I create my pocket squares using a variety of tools, some old and some new. These are a few of my favorites, some of which have been passed down in my family for over 100 years. Often, when I am drafting designs, I think about the hands that held them years ago, and it makes me feel connected to the past and to my relatives. 1. Globemaster Vernier Caliper: Used by my maternal grandfather, Kenneth Ernest Stephens, in his woodworking projects for the boats he restored in his lifetime. I now use the calipers to register blocks, making sure lines and sides are square and equidistant. 2. Staedtler Architect Ruler: Another one of Ken's tools, used for everything from creating signage to charting waters, now it drafts maquettes of my designs. 3. Yasutomo Bamboo Baren:  This baren, made of layered bamboo, is used to pull proofs of my carved and inked blocks. It's an ancient tool, used by Japanese and Chinese printmakers as early as 700 AD. 4. American Electric Supply Co. Measuring Tape: Passed down from Ken and my grandmother, Eileen Frances Maher Stephens, this treasure was manufactured in Hartford, CT, where they both spent their childhood, and also where my wife and I eloped eight years ago. 5. Family Photo: My great-grandfather Franklyn Sydney Maher, made this for his mother, Mary Benway Maher, and it reminds me of all the artists in my family.   6. Sterling Winstead Scissors: Mary Benway Maher inherited this set from her mother-in-law upon her marriage to my great-great grandfather, Reginald Tallman Maher.  7.  Brass and Cherry Framing Square: Used by Franklyn, an avid photographer, world traveller, and amateur genealogist, this square is a reminder of how many people came before me, how I am like a fraction of an inch on a ruler with no end.

I create my pocket squares using a variety of tools, some old and some new. These are a few of my favorites, some of which have been passed down in my family for over 100 years. Often, when I am drafting designs, I think about the hands that held them years ago, and it makes me feel connected to the past and to my relatives.

1. Globemaster Vernier Caliper: Used by my maternal grandfather, Kenneth Ernest Stephens, in his woodworking projects for the boats he restored in his lifetime. I now use the calipers to register blocks, making sure lines and sides are square and equidistant.

2. Staedtler Architect Ruler: Another one of Ken's tools, used for everything from creating signage to charting waters, now it drafts maquettes of my designs.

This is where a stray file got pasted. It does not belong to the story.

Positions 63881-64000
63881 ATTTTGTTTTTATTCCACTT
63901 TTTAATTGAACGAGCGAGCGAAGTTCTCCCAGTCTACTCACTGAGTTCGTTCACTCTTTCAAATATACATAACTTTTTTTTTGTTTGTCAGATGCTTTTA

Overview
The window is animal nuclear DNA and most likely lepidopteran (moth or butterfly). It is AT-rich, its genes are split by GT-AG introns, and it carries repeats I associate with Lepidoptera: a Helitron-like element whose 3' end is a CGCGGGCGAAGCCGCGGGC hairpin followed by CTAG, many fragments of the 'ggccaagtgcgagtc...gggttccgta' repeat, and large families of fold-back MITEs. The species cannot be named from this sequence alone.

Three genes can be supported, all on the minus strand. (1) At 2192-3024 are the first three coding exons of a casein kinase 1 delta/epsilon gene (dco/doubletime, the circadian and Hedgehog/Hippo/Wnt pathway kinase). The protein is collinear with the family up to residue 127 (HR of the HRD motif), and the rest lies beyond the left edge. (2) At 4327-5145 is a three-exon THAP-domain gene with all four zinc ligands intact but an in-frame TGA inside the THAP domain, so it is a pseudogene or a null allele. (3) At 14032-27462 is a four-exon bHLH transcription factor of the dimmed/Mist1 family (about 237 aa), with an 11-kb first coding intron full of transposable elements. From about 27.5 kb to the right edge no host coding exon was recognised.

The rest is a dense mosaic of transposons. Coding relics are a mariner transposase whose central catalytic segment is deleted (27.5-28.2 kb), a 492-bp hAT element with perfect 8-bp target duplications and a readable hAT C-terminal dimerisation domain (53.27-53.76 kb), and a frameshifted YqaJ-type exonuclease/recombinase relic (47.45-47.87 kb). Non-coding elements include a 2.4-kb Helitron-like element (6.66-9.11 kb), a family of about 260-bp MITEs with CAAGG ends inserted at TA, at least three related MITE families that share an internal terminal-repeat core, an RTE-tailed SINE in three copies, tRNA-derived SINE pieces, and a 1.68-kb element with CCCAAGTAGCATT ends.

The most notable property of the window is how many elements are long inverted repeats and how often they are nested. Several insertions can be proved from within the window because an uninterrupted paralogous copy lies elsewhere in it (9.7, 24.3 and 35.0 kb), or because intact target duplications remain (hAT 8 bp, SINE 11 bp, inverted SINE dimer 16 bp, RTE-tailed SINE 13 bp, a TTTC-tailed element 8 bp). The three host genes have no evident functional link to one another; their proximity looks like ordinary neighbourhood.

3. Yasutomo Bamboo Baren:  This baren, made of layered bamboo, is used to pull proofs of my carved and inked blocks. It's an ancient tool, used by Japanese and Chinese printmakers as early as 700 AD.

4. American Electric Supply Co. Measuring Tape: Passed down from Ken and my grandmother, Eileen Frances Maher Stephens, this treasure was manufactured in Hartford, CT, where they both spent their childhood, and also where my wife and I eloped eight years ago.

5. Family Photo: My great-grandfather Franklyn Sydney Maher, made this for his mother, Mary Benway Maher, and it reminds me of all the artists in my family.  

6. Sterling Winstead Scissors: Mary Benway Maher inherited this set from her mother-in-law upon her marriage to my great-great grandfather, Reginald Tallman Maher. 

7.  Brass and Cherry Framing Square: Used by Franklyn, an avid photographer, world traveller, and amateur genealogist, this square is a reminder of how many people came before me, how I am like a fraction of an inch on a ruler with no end.

HELLO...

My name is Elizabeth Calcote and I'm a designer based out of Charleston, South Carolina.  For the past four years I've been carving blocks to print textiles ranging from silk scarves to cotton tea towels to cloth napkins under the name Sistersgrimm Design.

Now I am creating a line of block-printed hand-dyed pocket squares and bandanas called Cote Squares, which are inspired by historical figures.  What I love most about what I create is wearing them, folding them, and styling them to add a touch of vibrant color to my otherwise simple,  menswear-inspired taste.  Coco Chanel said, "Before you leave the house, look in the mirror and take one thing off." My advice: maybe just add a Cote Square!